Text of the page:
Central Asia, original homeland of the Turkish people, has a very long history of fruit cultivation. According to Chinese records the Eastern Gokturks of Turkistan were exporting fruit to China 1300 years ago, notably the Mare's Nipple grape, which was transported fresh from the Turfan oasis across the fringes of the Gobi Desert, a distance of more than 2000 kilometers.
This elongated purple grape became so famous in China, that it was mentioned in a poem by Liu Yu-hsi. Turfan is still famous for its grapes, apricots and melons today and the source of most of China's dried fruits.
Transporting fresh fruit across huge distances by camel caravans during the extreme heat of the Central Asian summer was an extraordinary feat, but this was surpassed in the ninth century, when the Turkic state of Khwarazm in Iran exported watermelons to China, carrying them packed in snow in lead containers over a distance of 4000 kilometers. From the memoirs of Babur Shah, the Moghul ruler of Chaghatay Turkic lineage, we learn that Central Asia was renowned for the cultivation of pomegranates, figs, grapes, peaches, apricots, plums, apples and mulberries.
The Seljuk and Oğuz Turks who moved westwards into Asia Minor (Anatolia) brought their tradition of fruit cultivation into a region that was an important centre of biodiversity, and as a cradle of civilisation had its own long tradition of fruit growing. Among the earliest records of Turkey's wide range of cultivated fruit varieties is the travel account of the Moroccan Ibn Battuta in the 14th century, who described the famous Kamereddin apricot of Alanya, which was dried and exported to Egypt, and the large, thin-skinned sweet Maiden grape of Iznik, "the like of which I have never seen elsewhere, of the utmost sweetness, large in size, clear in colour, and thin-skinned, with only one stone to each grape".
The Ankara and Kasaba melons, the yellow cherry of Sapanca, the 'Turkish orange' and the 'Smyrna quince', which latter was introduced to the United States from Izmir (Smyrna) in 1897, are some of the other fruit varieties originating in Turkey.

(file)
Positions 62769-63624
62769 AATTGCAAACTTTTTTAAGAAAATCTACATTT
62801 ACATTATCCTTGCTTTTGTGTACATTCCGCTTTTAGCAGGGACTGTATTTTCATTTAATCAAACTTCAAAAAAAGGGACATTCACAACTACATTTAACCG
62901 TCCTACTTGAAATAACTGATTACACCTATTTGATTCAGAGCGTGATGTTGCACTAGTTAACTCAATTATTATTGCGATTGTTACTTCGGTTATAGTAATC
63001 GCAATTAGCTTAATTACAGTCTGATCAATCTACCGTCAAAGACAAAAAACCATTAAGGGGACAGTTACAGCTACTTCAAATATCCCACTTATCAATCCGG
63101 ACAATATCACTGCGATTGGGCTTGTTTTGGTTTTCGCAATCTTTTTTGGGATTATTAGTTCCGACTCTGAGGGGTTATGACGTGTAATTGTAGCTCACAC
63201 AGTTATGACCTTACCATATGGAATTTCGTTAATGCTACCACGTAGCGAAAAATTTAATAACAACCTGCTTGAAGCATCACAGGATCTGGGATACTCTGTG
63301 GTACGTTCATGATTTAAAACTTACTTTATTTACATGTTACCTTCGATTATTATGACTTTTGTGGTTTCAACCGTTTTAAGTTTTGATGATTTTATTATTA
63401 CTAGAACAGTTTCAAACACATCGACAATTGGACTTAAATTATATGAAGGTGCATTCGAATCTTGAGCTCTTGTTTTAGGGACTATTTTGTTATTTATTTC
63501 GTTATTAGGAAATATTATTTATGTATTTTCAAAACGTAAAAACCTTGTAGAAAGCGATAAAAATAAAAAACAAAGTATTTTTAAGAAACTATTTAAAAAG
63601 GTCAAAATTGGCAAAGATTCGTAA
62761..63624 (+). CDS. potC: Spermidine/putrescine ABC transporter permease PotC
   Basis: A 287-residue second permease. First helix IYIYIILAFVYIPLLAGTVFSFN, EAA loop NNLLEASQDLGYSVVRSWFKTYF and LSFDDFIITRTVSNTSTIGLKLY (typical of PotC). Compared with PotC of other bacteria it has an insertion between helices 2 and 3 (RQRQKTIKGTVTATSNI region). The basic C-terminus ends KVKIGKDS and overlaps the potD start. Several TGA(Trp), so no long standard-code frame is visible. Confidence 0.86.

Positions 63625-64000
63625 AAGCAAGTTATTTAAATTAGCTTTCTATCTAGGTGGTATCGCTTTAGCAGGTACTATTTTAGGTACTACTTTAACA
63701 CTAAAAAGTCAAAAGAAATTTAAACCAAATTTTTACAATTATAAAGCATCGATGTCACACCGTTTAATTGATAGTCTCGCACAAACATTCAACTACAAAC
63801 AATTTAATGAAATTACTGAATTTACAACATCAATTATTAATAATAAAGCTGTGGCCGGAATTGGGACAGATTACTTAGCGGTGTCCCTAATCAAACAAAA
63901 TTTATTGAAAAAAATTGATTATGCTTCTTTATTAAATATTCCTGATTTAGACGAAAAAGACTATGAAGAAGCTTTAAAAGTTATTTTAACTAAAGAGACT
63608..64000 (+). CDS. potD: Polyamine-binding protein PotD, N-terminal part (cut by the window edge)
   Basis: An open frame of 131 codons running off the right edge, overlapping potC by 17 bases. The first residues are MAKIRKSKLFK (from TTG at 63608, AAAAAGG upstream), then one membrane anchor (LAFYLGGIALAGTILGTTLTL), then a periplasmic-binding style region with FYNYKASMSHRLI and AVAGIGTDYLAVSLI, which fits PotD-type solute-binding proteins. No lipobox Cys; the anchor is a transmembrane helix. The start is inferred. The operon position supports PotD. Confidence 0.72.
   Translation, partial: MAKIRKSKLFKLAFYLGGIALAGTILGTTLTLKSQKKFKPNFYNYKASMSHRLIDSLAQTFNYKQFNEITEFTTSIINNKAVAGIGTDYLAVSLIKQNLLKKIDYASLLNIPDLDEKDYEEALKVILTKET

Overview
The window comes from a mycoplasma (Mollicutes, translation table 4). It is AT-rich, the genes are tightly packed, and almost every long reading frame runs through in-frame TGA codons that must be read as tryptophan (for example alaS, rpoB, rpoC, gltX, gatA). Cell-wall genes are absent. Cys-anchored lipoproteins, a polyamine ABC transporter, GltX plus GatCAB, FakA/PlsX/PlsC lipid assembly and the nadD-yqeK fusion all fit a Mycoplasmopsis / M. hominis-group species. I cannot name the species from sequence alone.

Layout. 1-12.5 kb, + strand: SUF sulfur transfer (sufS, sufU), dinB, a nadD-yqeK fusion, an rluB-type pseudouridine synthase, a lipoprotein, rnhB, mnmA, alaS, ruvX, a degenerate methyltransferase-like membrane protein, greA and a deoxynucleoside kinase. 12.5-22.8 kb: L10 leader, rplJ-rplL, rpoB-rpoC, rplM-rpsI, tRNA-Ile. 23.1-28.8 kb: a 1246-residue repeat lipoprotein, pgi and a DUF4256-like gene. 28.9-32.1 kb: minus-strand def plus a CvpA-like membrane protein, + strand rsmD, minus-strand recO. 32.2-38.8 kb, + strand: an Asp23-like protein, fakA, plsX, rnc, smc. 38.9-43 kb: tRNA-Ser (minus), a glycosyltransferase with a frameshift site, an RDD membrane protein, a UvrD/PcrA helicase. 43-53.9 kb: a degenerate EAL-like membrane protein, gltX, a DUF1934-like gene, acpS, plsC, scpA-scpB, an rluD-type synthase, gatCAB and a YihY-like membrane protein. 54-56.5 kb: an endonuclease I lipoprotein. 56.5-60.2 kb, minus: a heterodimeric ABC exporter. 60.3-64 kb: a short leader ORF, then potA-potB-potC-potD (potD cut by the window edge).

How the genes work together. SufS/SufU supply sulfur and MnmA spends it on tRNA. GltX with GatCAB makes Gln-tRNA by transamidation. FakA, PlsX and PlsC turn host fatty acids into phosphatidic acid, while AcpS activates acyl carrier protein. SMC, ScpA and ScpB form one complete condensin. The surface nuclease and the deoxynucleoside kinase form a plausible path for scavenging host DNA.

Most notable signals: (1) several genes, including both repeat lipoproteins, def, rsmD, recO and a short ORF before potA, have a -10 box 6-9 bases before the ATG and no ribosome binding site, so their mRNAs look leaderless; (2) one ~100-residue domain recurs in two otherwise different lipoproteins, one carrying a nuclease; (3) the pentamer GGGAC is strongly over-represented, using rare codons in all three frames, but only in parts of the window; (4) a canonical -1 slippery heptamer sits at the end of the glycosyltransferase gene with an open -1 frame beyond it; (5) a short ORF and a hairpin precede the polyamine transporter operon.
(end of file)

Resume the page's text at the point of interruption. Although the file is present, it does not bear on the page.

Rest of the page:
Ottoman period documents, including statutes, court records and travel accounts, record the names of many famous and commercial fruit varieties. For example, a statute drawn up in Bursa in 1502 includes a list of retail prices for foodstuffs, among which are around forty fruit varieties. 500 years on some of these varieties are still being cultivated, such as the Seker pear, the Bozdoğan pear, the sour apple, the Musk apple, the Ankara melon, the Birgi pomegranate and Beylerce grape, but unfortunately most of these no longer to be found in greengrocers or markets.
The prominent part played by fresh fruit in the Ottoman diet meant that horticultural skills were advanced, and grafters were a a separate professional group distinct from gardeners. In 17th century Istanbul more than 50,000 professional gardeners and 500 grafters were employed in the city's gardens, orchards and vineyards.
Books on fruit growing written up to 1950 record hundreds of fruit varieties of commercial importance grown in different regions of Turkey. The value of traditional agricultural knowledge and practices was also acknowledged (Tosun and Christiansen-Weniger 1939:7):
“The experience and knowledge of Turkish peasants must not be neglected in the process of agricultural development. On the contrary, these should be be carefully compiled and studied, and what the peasants have to teach us should be given a foremost place in establishing the principles of development."
“Olives from your grandfather, figs from your father, but plant your own orchard.” Turkish proverb.
- ESİN IŞIN